# Path Components

1. Dec 3, 2009

### latentcorpse

For $n \geq m \geq 0$, V is an m dimensional subspace of $\mathbb{R}^n$ and $X=\mathbb{R}^n \backslash V$.

Let $\pi_0 ( X ) = X / \sim$ be the identification space of X where $x_0 \sim x_1$ if there exists a path $\alpha : [0,1] \rightarrow X$ with $\alpha(0)=x_0, \alpha(1)=x_1$.

I'm asked to find the no. of path components, $| \pi_0 (X) |$ (the answer varies with m and n).

my understanding so far is that if m=0 then we remove a point from $\mathbb{R}^n$ but we can still create paths from every other point in $\mathbb{R}^n$ to every other point in $\mathbb{R}^n$ so $| \pi_0 (X) | = 1$ provided $n>1$. if $n=1$ then $|\pi_0 (X)|=2$. if n=0 then i guess the set of path components would empty as X is empty.

extrapolating this to higher dimensional m and n,
surely $|\pi_0 (X)| = \begin{cases} 1 \text{ if } n > m+1 \\ 2 \text{ if } n=m+1 \\ 0 \text{ if } n=m \end{cases}$

what do you reckon?

Last edited: Dec 3, 2009
2. Dec 4, 2009

bump.

3. Dec 5, 2009

### HallsofIvy

I would recommend that you start by looking at the 2 and 3 dimensional case.

In R2 (n= 2), V would have to be a line through the origin (m= 1) and X would be the two half planes. We can find a path between any two points in one half plane, but not between two points in different half planes. There are two components.

In R3 (n= 3), V could be either a line through the origin (m=1) or a plane through the origin (m= 2). In the first case, m= 1, we can find a path between any two points so the number of components is 1. In the second case, m= 2, R3 is divided into two half-spaces and we can find a path between any points in the same half-space but not between points in different half-spaces. The number of components is 2. You should be able to see how this generalizes easily.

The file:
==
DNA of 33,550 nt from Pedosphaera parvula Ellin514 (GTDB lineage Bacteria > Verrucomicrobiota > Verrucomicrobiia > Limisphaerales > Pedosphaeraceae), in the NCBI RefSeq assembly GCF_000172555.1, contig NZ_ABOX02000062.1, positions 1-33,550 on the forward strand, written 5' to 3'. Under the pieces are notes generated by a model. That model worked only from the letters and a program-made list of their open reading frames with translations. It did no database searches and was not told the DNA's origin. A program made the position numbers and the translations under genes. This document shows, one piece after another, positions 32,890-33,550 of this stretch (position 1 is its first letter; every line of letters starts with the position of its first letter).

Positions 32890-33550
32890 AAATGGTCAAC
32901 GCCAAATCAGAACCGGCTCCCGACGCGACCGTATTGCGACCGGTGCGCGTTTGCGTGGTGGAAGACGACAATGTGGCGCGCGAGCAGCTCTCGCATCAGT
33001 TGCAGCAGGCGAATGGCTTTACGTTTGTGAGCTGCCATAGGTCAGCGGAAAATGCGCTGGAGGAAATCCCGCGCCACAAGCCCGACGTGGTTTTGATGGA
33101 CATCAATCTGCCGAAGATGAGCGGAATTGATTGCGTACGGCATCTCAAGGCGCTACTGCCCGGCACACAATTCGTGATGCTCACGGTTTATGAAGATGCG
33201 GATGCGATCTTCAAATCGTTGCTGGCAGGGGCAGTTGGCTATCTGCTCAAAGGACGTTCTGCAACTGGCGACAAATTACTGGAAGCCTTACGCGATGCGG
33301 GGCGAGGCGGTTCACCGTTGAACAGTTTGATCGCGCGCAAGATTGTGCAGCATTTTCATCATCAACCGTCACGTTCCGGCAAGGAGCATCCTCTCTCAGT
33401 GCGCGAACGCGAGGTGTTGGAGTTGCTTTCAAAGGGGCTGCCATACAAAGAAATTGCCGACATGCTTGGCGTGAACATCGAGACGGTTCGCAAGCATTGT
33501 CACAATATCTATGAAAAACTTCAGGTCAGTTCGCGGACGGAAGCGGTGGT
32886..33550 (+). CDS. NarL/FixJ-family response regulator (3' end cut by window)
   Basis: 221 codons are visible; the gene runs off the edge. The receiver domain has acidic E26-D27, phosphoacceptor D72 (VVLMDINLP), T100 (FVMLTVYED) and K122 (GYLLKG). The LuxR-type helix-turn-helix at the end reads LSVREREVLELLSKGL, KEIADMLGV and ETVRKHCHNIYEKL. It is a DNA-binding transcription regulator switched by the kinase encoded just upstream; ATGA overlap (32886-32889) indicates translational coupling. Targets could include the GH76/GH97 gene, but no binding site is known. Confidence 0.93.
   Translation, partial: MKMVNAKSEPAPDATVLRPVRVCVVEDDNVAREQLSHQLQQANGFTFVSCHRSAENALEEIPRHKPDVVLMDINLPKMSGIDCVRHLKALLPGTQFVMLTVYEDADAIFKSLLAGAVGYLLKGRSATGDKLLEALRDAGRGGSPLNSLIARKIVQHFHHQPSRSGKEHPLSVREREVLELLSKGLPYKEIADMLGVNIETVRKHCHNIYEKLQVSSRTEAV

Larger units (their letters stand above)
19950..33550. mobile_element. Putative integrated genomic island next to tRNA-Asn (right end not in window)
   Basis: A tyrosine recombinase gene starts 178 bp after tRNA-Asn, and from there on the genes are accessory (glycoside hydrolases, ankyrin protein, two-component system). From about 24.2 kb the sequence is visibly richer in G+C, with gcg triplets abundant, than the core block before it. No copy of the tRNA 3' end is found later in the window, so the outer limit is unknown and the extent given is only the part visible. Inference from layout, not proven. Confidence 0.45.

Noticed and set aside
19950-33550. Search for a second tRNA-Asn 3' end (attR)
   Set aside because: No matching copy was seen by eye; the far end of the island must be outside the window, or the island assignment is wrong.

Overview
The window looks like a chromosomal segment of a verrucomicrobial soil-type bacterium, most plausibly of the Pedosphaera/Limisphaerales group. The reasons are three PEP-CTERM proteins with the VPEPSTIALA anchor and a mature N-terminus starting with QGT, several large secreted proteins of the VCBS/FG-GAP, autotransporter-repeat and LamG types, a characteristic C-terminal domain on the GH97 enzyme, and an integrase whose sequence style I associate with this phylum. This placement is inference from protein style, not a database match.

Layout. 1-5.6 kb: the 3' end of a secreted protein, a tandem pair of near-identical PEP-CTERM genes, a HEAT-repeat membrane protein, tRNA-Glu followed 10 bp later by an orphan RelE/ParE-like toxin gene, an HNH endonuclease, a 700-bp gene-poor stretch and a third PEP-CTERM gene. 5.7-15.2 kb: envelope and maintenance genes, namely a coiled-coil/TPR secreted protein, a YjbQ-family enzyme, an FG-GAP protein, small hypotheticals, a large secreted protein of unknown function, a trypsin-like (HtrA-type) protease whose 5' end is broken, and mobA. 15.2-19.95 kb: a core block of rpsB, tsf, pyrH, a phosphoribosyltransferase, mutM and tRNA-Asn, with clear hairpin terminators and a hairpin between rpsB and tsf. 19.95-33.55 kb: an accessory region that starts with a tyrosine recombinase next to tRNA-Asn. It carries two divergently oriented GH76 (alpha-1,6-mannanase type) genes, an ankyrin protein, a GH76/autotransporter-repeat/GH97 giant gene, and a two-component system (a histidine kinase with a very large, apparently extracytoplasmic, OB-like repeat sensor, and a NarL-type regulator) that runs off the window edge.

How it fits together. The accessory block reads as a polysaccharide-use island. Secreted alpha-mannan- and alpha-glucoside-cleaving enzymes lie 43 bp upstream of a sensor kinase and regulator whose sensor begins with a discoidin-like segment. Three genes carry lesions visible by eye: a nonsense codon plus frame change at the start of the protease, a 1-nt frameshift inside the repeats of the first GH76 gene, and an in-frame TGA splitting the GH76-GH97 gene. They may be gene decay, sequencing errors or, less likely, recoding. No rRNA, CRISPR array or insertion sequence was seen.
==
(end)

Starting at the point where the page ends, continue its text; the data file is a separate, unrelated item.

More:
4. Dec 5, 2009

### latentcorpse

isn't there also an m=0 case (i.e. a point to consider) in both those examples? however, clearly, we can still connect any two points in $\mathbb{R}^2 \backslash \{ p \}$ or $\mathbb{R}^3 \backslash \{ p \}$ so the number of path components is still 1.

anyway generalising to higher dimensions, we would getwhat i wrote in my first post would we not?
also, we have to consider what happens when n=m, doesn't that give 0 copmonenets?

5. Jan 4, 2010

### hopeless318

I'm doing EXACTLY the same question as this! Saw it hadn't been replied to for a while.
I think your answer seems right, generalising to higher dimensions from what HallofIvy said does seem to give what you wrote. I agree the m=0 case gives 1 component, not sure about the n=m case though, I'd be grateful for another opinion, or if you explained why you think its 0.

6. Jan 6, 2010

### latentcorpse

hopefully someone can confirm but if n=m then V=R^n and X={} so X has size 0 which means the quotient space X/~ is empty and therefore the size of that space i.e. the number of path components will be 0.

however, i have only managed to do this by looking at various examples. do you have any idea of how to go about proving this?

7. Jan 6, 2010

### rasmhop

This thread is pretty old so I assume it's ok to give a pretty much complete answer.

Choose a basis $b_1,b_2,\ldots,b_m$ of V and extend it with $b_{m+1},\ldots,b_n$ such that $b_1,\ldots,b_n$ is a basis for $\mathbb{R}^n$.

Let us first consider the case $n > m+1$. Let x be an arbitrary point of X. We wish to show that x is path-connected to $b_i$ for i>m in X. We can express x in terms of the basis:
$$x = \sum_{i=1}^n x_i b_i$$
Let $i > m$ be some index such that $x_{i} \not = 0$, and let $j > m$ be some other index than $i$. Then define the path:
$$f(t) = (1-t)x + tx_{i}b_{i}+tb_{j}$$
Clearly this is entirely in X since the $i$'th coordinate is constantly $x_{i}$, and it is a path from x to $x_{i}b_{i}+b_j$. Now define
$$g(t) = (1-t)(x_{i}b_{i}+b_{j}) + tb_j$$
The j'th coordinate is constantly 1 so this path is entirely in X, and therefore x is path-connected in X to $b_j$. Applying this again to $b_j$ we see that x is path-connected in X to any basis-element, and since x was arbitrary so is any other element y and therefore $x \sim y$. This proves that X has a single path-component.

Now consider the case $n=m+1$. A point x is in X if and only if its nth coordinate is non-zero. First let A be the subset of X consisting of all points with nth coordinate positive, and let B be the subset of X consisting of all points with nth coordinate negative. Clearly A and B are disjoint and their union is X. We claim that A and B are the path-components of X. Let